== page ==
Submergence (2018)


Directed by Wim Wenders
Country: Germany / USA / other

72-year-old Wim Wenders is one of the inevitable figures of the European cinema. His work includes masterpieces such as “Paris Texas”, “Wings of Desire”, “Kings of the Road”, and “Alice In the Cities”, which deserved all the accolades they got. However, the current phase of his directorial career is not so strong, with the fictional films failing to match the much more compelling documentaries like "Pina" and "The Salt of the Earth". This fact hampers him from standing out again as a primary filmmaker.

Based on the novel of the same name by J.M. Ledgard and with a questionable adaptation from Erin Digman (“The Last Face”), “Submergence” depicts a bitter memory of a fine romance lived in the French Normandy between Danielle Flinders (Alicia Vikander), a biomathematician, and James Moore (James McAvoy), a Scottish agent under the cover of a water engineer. While she is on the verge of embarking on a pioneering diving into the deep Atlantic in a submersible to collect valuable samples, he is heading to East Africa in a classified mission. Once there, Somali jihadist fighters make him a hostage, and torture becomes a painful endurance.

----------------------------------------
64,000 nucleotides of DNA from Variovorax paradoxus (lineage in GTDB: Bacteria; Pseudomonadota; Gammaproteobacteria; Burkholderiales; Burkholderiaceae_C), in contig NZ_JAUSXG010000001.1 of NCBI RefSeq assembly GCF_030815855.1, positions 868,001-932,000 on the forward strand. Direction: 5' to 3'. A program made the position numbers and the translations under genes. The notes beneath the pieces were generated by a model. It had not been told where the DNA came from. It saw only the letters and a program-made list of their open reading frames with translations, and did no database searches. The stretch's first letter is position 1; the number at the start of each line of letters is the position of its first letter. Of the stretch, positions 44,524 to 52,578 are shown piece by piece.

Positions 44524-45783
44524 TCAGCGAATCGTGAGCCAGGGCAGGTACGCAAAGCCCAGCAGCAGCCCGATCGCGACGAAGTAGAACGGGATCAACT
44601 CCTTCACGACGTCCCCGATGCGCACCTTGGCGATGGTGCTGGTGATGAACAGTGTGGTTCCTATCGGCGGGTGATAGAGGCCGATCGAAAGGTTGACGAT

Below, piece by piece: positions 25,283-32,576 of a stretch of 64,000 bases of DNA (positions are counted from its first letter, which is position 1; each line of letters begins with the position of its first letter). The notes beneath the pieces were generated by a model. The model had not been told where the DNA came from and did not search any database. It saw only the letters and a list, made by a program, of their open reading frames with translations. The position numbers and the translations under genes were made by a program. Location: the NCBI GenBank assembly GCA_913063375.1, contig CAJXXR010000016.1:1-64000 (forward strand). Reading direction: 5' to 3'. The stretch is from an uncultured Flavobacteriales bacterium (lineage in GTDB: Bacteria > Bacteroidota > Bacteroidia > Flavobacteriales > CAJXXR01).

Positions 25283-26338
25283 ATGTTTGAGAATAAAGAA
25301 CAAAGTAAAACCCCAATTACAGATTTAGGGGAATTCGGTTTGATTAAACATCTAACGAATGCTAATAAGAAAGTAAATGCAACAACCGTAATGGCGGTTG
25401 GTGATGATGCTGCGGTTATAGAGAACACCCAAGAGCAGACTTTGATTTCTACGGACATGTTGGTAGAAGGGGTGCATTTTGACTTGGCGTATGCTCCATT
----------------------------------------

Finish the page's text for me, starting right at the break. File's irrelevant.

Immersed in flashbacks, the drama lacks intensity, being progressively engulfed by irregular, often dispassionate waves of longing. The anguished Danielle can’t focus on her work since James became unreachable. In her mind, she questions if he just lost interest in her or is simply stuck somewhere with no communication. Yet, after some time, she lets go the latter possibility. James’ imprisonment, filled with numerous backs and forths and torturous oscillations, fails to engage us in its dualities: friend or enemy, salvation or perdition, compassion or aggression. Also, the pace doesn't facilitate our empathy.

The episodes involving the characters have no other link tying them besides the ephemeral love affair, and Wenders couldn’t avoid falling into a protracted, unexciting, and often sloppy exercise that never brought much satisfaction or hope.

The emotional agitation resultant from lovesickness could have pushed the film forward, but the heavy-handed narrative together with Spanish-born Fernando Velázquez’s annoying score make us all stuck too, waiting for the pointless ending to arrive.